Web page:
- Successful investing requires a major time commitment to stock research
- Don’t accept company figures when analyzing a stock
- Avoid value traps
- Sells when the ratio of intrinsic value to price falls below 1.25
- Don’t just look to popular investing sites for investment ideas and strategies. Trolls SSRN.com and Google scholar for academic papers for new ideas
- uses F-score, or Fraud score
- Develop www.earningstorpedo.com
- Developed 11 variables to screen for long
- Low P/B <5
- Positive return on assets
- Positive return on equity
- low debt to equity (generally less than 30 percent)
- Relatively low price-earnings multiple
- Price at or near its 52 week high
- Five year revenue growth rate of at least 10 percent but not more than 40 percent (if revenue growth is too high, like 80 percent, generally avoid)
- low F-score (roughly equivalent to (net income – cash flow)/assets
- Low short interest
- Institutional buying
- Insider buying
- Find stocks that have smart money, value, growth, and quality attributes
- Avoid story stocks
- Develop a sell discipline and stick to it
- Don’t follow the flavor of the moment investing style
- Don’t data mine excessively
- Go where the money and growth are
- Do your homework! Read and follow up the leads
- Minimize mistakes
- Look at short interest relative to average volume on the feel of negative sentiment in a company
- Seek out promising companies that are undervalued because of temporary setbacks or hiccups
- Seek entry points in stocks after sellers have dried up and signs of accumulation are beginning
- Look for companies that serve an unmet medical or health care need
- Avoid companies with short interest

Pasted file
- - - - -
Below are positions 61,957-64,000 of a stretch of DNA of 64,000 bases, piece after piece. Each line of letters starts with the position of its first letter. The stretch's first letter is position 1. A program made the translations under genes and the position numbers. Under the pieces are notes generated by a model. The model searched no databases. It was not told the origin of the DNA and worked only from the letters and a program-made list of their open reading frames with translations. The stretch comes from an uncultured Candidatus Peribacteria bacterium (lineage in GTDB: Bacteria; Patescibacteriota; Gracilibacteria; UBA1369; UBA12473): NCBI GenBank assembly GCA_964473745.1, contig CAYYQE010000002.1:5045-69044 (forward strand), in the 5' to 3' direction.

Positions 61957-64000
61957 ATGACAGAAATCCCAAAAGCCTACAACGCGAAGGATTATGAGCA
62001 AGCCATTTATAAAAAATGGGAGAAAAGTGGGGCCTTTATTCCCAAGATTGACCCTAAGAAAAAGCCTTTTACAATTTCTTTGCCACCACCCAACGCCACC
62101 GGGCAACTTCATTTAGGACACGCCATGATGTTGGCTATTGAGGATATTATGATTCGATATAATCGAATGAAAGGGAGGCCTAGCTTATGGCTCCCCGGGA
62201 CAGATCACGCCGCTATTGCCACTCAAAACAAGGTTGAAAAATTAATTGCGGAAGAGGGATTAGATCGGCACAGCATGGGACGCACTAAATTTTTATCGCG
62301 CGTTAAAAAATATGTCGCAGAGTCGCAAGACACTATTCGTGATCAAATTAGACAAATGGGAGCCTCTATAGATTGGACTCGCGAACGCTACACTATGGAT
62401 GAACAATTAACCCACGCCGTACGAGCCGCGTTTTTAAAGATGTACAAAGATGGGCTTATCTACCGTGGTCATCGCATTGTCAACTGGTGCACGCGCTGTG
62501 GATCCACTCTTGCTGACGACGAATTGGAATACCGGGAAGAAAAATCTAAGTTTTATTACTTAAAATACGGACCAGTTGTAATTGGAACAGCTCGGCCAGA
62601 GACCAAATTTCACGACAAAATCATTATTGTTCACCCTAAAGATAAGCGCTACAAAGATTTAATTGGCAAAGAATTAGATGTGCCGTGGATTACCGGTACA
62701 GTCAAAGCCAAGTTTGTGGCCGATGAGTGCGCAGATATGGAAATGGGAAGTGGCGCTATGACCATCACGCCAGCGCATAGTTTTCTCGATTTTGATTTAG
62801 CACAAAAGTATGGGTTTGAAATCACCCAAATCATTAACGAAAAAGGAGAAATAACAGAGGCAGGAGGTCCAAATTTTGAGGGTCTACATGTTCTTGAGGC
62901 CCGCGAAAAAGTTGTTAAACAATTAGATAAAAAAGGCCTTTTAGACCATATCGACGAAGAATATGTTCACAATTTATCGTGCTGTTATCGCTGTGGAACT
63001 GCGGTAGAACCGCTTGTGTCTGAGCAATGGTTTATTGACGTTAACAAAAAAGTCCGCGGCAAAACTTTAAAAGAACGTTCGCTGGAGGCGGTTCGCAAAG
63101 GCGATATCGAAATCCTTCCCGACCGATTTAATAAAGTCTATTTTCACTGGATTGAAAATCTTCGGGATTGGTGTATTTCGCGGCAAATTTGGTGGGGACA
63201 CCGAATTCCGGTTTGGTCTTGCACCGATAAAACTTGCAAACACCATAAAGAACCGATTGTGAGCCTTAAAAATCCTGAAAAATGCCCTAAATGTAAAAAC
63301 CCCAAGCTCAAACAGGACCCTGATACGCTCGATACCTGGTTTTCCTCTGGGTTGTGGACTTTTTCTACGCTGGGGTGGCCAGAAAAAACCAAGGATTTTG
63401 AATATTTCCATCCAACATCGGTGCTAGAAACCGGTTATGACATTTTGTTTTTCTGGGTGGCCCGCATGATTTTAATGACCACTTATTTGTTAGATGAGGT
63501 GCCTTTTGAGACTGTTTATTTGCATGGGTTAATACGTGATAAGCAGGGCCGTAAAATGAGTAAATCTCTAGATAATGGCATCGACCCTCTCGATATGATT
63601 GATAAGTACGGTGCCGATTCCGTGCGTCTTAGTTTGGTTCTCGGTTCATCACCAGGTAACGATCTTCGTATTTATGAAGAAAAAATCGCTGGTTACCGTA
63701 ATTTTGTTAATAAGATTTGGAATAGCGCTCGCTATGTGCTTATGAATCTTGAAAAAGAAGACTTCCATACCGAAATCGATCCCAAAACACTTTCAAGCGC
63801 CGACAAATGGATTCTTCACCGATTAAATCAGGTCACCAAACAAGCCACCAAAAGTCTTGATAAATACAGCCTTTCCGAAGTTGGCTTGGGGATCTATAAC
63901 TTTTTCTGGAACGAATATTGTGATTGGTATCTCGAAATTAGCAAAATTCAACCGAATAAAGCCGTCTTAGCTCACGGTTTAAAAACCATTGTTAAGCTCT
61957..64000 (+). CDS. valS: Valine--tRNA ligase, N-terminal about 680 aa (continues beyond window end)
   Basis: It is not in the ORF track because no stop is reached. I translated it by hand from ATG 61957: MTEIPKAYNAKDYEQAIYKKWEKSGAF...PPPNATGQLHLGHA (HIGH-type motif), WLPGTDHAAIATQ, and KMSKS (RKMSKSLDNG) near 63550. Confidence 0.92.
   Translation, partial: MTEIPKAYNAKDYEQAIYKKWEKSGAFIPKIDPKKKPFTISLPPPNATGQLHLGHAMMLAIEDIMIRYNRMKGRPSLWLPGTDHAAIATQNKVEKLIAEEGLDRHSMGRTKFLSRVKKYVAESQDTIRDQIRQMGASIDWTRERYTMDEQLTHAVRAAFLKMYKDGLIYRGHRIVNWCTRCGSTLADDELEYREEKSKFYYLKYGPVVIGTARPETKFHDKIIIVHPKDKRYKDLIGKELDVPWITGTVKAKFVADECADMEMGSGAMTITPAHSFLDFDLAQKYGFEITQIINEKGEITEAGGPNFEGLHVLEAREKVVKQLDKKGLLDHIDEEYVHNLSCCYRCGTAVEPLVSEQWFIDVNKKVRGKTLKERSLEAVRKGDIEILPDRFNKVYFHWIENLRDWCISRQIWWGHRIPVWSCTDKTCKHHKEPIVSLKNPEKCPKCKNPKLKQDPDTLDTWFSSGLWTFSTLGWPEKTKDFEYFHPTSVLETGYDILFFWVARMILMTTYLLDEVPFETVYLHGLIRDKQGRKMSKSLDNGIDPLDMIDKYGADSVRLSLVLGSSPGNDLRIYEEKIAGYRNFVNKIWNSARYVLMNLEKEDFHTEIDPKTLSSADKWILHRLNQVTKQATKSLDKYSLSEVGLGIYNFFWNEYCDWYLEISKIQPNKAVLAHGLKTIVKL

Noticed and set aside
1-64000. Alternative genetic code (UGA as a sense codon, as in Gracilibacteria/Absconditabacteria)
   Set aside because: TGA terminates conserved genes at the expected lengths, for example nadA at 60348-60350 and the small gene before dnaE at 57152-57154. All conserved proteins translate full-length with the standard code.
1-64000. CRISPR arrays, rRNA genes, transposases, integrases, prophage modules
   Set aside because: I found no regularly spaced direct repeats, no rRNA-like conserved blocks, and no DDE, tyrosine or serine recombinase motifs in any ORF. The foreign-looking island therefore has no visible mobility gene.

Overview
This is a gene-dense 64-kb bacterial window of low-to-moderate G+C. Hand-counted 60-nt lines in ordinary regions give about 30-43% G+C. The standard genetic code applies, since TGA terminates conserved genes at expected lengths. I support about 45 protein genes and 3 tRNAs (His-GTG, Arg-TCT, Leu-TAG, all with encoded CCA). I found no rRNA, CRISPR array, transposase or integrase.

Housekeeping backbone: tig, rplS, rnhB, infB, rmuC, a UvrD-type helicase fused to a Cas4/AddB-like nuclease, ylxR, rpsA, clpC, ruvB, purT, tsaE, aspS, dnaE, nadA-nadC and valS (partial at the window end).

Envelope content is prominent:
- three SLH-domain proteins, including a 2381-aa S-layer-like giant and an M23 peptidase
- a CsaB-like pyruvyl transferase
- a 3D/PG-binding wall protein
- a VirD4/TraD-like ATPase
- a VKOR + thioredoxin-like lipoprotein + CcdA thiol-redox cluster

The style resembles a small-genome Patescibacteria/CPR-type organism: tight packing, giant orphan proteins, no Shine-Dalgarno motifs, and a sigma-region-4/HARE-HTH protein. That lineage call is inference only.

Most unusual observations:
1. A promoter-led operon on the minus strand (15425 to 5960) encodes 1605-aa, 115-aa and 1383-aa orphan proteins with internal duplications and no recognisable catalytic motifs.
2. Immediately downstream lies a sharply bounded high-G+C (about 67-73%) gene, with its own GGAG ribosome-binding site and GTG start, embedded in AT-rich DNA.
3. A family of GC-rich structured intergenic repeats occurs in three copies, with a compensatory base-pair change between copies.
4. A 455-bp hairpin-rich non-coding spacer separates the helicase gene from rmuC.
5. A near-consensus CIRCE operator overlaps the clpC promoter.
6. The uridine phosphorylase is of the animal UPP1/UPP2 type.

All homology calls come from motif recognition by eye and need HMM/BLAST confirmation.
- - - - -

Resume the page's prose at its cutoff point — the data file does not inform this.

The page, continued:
- If the market appears to be overbought, hedge your portfolio
- Diversify but don’t overdo it
- Try to invest without emotion or bias no matter how promising or likable a company or its treatments are
- Avoid the sunk cost effect. Cut your losses and move on
- Find stocks that are being ignored by Wall street
- Seek out companies with strong business models, preferably monopolies, duopolies, or oligopolies
- Focus on enterprise value/EBITA rather than price/earning ratios
- Beware of false confidences like “Invest in What you Know”
- Use government sites or academic sets like http://www.cia.gov or http://www.ssrn.com
- Don’t invest in gold stocks – especially junior miners – unless you are prepared for extreme volatility and losses
- Do you own due diligence before committing significant amounts of capital
- Avoid leverage and set aside cash
- Ride the coattails of smart people
- Only invest in things you understand
- Seek out special situations
- Cut your losers when they fail to execute
- Above all, be flexible. Trades the trend
- Listen to what the market is telling you
- Sell Rule: Don’t get too greedy
- Uses Fibonacci analysis, Elliott Wave theory
- Buy stocks at support level and sell stocks at resistance levels
- Pay attention to moving averages
- Use sentiment indicators as contrarian tools such as https://sentimentrader.com/
- Avoid story stock
- Don’t mess with double short ETFs or if there’s too much fine print, avoid it
- Use stop losses when stocks sink 5 percent below your purchase price
- Regarding profits: If your trade produces a 25 percent gain, sell one third. At 50 percent gain, another one-third